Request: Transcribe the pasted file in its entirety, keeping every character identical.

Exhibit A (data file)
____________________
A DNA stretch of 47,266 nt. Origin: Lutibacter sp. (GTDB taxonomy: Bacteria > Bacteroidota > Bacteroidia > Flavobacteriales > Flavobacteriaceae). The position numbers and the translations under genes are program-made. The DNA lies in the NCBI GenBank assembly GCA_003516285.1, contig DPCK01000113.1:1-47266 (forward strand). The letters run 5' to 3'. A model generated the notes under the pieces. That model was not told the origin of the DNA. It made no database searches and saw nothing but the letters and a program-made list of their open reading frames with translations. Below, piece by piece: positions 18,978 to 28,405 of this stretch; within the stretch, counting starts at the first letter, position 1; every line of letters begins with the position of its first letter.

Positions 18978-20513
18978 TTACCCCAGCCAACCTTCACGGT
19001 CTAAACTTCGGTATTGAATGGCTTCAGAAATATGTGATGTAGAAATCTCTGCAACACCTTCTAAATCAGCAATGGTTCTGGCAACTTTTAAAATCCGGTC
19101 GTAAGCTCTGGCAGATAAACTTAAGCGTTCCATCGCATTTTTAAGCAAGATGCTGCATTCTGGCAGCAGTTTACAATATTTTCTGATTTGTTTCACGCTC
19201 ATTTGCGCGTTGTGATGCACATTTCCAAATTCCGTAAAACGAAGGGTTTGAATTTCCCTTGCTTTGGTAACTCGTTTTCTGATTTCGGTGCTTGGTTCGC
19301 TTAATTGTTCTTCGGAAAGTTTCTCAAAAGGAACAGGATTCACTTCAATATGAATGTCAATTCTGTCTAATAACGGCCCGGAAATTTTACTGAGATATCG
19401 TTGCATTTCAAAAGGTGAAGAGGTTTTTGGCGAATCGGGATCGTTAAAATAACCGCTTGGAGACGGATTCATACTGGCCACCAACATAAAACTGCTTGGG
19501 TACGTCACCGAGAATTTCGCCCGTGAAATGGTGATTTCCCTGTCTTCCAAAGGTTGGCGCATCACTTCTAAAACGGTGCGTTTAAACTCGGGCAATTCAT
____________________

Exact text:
A DNA stretch of 47,266 nt. Origin: Lutibacter sp. (GTDB taxonomy: Bacteria > Bacteroidota > Bacteroidia > Flavobacteriales > Flavobacteriaceae). The position numbers and the translations under genes are program-made. The DNA lies in the NCBI GenBank assembly GCA_003516285.1, contig DPCK01000113.1:1-47266 (forward strand). The letters run 5' to 3'. A model generated the notes under the pieces. That model was not told the origin of the DNA. It made no database searches and saw nothing but the letters and a program-made list of their open reading frames with translations. Below, piece by piece: positions 18,978 to 28,405 of this stretch; within the stretch, counting starts at the first letter, position 1; every line of letters begins with the position of its first letter.

Positions 18978-20513
18978 TTACCCCAGCCAACCTTCACGGT
19001 CTAAACTTCGGTATTGAATGGCTTCAGAAATATGTGATGTAGAAATCTCTGCAACACCTTCTAAATCAGCAATGGTTCTGGCAACTTTTAAAATCCGGTC
19101 GTAAGCTCTGGCAGATAAACTTAAGCGTTCCATCGCATTTTTAAGCAAGATGCTGCATTCTGGCAGCAGTTTACAATATTTTCTGATTTGTTTCACGCTC
19201 ATTTGCGCGTTGTGATGCACATTTCCAAATTCCGTAAAACGAAGGGTTTGAATTTCCCTTGCTTTGGTAACTCGTTTTCTGATTTCGGTGCTTGGTTCGC
19301 TTAATTGTTCTTCGGAAAGTTTCTCAAAAGGAACAGGATTCACTTCAATATGAATGTCAATTCTGTCTAATAACGGCCCGGAAATTTTACTGAGATATCG
19401 TTGCATTTCAAAAGGTGAAGAGGTTTTTGGCGAATCGGGATCGTTAAAATAACCGCTTGGAGACGGATTCATACTGGCCACCAACATAAAACTGCTTGGG
19501 TACGTCACCGAGAATTTCGCCCGTGAAATGGTGATTTCCCTGTCTTCCAAAGGTTGGCGCATCACTTCTAAAACGGTGCGTTTAAACTCGGGCAATTCAT